The very first time I heard about AADP was at a festival, where AADP had a booth. I was offered a flyer, which I had looked at and then folded into four, filing it away in the bottom of my pocket, only closely looking at the faces on it and the words printed on it when I got home. To this day, that flyer is still carefully taped on my bedroom wall.
Volunteering at AADP has changed me as a person. I never realized how many people out there desperately needed donors. I didn’t know the reality of the donation process nor the terrible and false stigma associated to marrow donation. Most of all, I didn’t realize the mass amounts of people who were unwilling to spend their time to even fill out an application. I never saw the hard work staff members and volunteers put in every day in an effort to possibly find that one life-saving match in the crowd. Volunteering at drives, I never realized how many people ignore the outstretched flyers, the donor forms, the opportunities to save a child, parent, brother or sister, friend. Through volunteering, I have grown more compassionate and more knowledgeable.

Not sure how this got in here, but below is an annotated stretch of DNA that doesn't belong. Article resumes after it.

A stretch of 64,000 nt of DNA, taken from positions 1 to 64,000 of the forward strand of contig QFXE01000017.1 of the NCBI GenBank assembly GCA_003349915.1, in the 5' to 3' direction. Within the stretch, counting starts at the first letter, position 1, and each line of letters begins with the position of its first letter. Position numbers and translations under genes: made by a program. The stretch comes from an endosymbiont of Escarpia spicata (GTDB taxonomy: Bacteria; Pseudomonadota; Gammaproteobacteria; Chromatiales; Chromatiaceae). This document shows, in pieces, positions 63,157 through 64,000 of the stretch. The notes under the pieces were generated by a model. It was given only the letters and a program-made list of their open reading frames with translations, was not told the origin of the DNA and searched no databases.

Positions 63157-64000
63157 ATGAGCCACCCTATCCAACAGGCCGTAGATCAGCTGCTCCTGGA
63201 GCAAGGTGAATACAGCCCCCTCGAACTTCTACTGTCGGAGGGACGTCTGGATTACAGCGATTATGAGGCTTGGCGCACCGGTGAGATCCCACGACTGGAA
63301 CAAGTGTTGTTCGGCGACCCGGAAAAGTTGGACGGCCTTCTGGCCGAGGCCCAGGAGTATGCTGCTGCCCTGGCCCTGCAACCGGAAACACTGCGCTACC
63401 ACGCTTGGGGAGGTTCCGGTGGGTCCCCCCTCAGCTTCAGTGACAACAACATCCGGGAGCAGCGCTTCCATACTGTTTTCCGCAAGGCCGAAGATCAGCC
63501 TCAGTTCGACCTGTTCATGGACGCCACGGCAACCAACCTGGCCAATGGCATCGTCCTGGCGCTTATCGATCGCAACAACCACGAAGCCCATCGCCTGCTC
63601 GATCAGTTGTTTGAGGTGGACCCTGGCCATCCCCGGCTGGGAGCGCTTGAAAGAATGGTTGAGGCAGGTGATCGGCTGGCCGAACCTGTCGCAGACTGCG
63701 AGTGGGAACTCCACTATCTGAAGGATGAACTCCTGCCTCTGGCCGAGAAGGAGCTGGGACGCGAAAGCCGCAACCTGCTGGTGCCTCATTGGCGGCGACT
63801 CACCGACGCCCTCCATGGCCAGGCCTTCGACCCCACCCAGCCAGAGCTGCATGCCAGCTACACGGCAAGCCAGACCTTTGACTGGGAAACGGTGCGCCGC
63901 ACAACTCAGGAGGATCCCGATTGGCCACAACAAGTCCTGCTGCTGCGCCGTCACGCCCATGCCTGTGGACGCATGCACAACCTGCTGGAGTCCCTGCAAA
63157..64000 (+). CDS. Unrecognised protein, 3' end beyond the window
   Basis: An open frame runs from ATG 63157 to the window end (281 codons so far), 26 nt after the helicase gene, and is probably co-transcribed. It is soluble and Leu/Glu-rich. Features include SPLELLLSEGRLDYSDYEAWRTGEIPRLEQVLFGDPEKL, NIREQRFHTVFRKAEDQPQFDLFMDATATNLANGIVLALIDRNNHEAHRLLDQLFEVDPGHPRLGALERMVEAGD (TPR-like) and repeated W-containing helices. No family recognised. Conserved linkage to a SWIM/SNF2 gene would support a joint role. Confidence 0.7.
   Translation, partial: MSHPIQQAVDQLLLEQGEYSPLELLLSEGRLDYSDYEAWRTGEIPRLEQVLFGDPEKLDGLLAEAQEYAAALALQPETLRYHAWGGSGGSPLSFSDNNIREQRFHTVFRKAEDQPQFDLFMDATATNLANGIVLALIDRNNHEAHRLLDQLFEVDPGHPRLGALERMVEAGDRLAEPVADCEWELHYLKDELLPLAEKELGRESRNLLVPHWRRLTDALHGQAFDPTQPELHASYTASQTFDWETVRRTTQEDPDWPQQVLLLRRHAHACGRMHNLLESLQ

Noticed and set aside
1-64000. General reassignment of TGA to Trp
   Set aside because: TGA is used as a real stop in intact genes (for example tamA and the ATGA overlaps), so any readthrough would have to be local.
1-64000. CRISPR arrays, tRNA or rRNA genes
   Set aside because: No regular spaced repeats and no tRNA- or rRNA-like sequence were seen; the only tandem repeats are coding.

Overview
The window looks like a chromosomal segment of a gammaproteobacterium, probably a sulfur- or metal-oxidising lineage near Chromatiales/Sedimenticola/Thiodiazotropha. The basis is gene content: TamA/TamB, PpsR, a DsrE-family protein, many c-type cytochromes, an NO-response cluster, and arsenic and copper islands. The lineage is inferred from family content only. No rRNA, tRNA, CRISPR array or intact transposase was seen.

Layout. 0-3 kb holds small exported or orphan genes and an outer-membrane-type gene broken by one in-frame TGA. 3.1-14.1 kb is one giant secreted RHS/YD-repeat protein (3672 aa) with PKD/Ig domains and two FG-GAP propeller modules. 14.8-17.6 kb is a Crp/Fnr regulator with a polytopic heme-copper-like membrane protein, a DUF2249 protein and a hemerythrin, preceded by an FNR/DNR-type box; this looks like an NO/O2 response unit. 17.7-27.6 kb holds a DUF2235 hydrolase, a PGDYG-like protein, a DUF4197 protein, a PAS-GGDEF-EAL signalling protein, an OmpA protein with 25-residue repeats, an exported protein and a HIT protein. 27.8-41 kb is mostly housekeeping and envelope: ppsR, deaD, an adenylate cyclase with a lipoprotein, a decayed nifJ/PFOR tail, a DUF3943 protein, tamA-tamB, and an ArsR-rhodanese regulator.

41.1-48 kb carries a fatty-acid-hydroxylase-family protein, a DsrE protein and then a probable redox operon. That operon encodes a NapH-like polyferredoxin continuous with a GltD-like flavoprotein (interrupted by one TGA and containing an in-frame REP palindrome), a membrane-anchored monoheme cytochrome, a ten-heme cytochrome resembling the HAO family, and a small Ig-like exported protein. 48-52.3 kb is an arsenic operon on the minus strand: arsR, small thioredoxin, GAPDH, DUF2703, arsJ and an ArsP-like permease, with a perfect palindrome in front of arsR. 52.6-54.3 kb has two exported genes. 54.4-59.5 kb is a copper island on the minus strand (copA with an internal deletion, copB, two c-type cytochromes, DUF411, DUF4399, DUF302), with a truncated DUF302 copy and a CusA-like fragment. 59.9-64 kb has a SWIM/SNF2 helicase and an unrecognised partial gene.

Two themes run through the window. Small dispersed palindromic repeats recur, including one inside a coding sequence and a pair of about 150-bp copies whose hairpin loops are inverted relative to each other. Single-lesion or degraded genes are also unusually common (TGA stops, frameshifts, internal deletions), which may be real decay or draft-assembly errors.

I believe that if everyone in the world registered, so many lives would still walk among us, laugh among us, and live among us. We are far, far off from that vision, but one day, I believe that it may be in sight. Patients today are still waiting, hoping for a donor to come and allow them to fulfill their dreams of walking out of that hospital, being able to actually walk out and breathe in the air without the fear of getting sick, and continue on with pursuing their dreams.
I volunteer in the hopes that one day, patients will be able to pick up where their lives had left off and reach the goals they had once set aside.